Monday, October 13, 2014

Fright Night

How fun is the original Fright Night? What a terrific love letter to campy, late-night creature-feature cinema. You can practically feel the warmth and affection radiating off of this movie, which is smart, sexy, funny and gleefully disgusting. I saw Craig Gillespie's remake back in 2011 (in large part because I wanted to see David Tennant on the big screen) and it's a perfectly decent movie but it takes itself too seriously. I much prefer the humor and charm of Tom Holland's original version.

When high schooler Charley Brewster (William Ragsdale) realizes his charming new neighbor, Jerry Dandrige (Chris Sarandon), is a vampire he tries, in vain, to warn the people closest to him of the danger. Charley's mother (Dorothy Fielding), preoccupied with work, doesn't have time to indulge her son's fantastical imaginings; his girlfriend Amy (Amanda Bearse) and his friend "Evil" Ed (Stephen Geoffreys) both think Charley has lost his mind. The desperate young man finally reaches out to the one person he thinks will believe and help him: Peter Vincent (Roddy McDowall), legendary horror film star and host of Charley's favorite show, "Fright Night," a serialized showcase of B movies. It never occurs to Charley that Peter might not be as skilled at vanquishing the undead as his cinematic counterpart. In Charley's mind Peter Vincent is a fearless vampire slayer, not a burned-out, past his prime actor who's cash-strapped and desperate for work.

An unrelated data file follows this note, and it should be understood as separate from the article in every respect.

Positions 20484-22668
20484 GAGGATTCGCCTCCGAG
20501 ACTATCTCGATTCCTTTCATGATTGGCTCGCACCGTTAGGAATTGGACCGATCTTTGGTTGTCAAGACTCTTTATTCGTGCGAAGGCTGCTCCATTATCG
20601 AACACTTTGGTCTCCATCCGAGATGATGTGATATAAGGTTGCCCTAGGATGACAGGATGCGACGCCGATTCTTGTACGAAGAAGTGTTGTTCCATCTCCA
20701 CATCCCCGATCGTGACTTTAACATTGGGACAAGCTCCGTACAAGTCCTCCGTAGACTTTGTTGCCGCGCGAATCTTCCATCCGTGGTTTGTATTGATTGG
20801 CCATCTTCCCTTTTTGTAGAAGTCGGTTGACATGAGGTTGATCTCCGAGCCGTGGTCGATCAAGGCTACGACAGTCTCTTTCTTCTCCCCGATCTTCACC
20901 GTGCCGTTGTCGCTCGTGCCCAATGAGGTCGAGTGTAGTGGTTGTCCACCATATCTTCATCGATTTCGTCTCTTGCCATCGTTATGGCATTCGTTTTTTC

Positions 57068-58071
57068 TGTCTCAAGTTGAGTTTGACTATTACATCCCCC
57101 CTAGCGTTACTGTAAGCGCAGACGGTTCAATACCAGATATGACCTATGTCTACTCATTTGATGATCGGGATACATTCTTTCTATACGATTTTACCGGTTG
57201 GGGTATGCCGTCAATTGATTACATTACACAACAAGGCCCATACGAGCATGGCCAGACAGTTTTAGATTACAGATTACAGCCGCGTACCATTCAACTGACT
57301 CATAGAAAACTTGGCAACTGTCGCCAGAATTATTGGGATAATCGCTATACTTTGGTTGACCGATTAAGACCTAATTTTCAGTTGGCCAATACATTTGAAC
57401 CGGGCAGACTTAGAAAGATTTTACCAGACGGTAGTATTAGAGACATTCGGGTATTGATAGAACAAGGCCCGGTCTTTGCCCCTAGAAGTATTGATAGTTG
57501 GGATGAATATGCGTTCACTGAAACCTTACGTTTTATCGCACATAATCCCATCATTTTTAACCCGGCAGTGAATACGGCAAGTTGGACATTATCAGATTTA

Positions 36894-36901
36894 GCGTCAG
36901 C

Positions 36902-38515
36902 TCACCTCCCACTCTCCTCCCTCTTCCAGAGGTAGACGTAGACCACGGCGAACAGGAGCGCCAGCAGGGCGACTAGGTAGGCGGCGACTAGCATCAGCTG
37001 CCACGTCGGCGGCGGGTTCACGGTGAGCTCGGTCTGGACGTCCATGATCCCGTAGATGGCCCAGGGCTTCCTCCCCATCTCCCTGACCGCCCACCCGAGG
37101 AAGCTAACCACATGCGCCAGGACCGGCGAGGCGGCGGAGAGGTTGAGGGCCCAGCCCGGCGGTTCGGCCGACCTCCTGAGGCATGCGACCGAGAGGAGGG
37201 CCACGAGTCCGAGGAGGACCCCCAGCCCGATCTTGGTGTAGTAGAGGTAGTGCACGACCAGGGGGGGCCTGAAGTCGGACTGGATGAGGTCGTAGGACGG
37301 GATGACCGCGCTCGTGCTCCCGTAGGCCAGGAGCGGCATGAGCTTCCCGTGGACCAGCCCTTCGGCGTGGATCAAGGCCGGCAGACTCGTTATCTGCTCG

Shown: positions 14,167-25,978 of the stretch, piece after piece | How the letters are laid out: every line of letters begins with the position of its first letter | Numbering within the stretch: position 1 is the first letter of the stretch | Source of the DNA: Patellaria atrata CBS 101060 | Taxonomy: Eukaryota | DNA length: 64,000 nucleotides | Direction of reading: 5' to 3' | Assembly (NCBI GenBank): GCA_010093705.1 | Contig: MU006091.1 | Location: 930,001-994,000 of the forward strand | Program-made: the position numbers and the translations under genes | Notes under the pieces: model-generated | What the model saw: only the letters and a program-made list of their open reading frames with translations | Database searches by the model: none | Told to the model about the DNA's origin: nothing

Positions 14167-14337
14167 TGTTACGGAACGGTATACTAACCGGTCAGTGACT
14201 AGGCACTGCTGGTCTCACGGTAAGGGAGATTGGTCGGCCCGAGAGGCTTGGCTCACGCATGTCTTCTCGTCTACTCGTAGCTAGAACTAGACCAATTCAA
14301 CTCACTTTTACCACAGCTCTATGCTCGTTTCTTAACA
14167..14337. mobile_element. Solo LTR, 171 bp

Like many of my favorite horror films, Fright Night holds up well, in large part, because its characters are memorable and appealing. There's an every-boy quality to William Ragsdale's Charley that makes him relatable and a bravery, along with an inherent sense of decency, that makes him admirable. The same could be said for Amanda Bearse, who's so fresh-faced, sweet and sassy that it's easy to see why Charley is crazy about her. Chris Sarandon is equal parts charming and oily as vampire-next-door Jerry and Roddy McDowall is absolute perfection as Peter Vincent. Like Charley, there's a sense of decency at the core of McDowall's character; it's heartening to see these two underdogs find their inner reserves of bravery and join forces to protect their community and the people they care about. And speaking of underdogs I have a particular soft spot for Charley's pal Evil Ed, a character who starts out as obnoxious (but effectively amusing) comic relief and becomes something much more unforgettable and tragic by the end of the movie. Stephen Geoffreys is adept at projecting Ed's false sense of bravado as well as his vulnerability.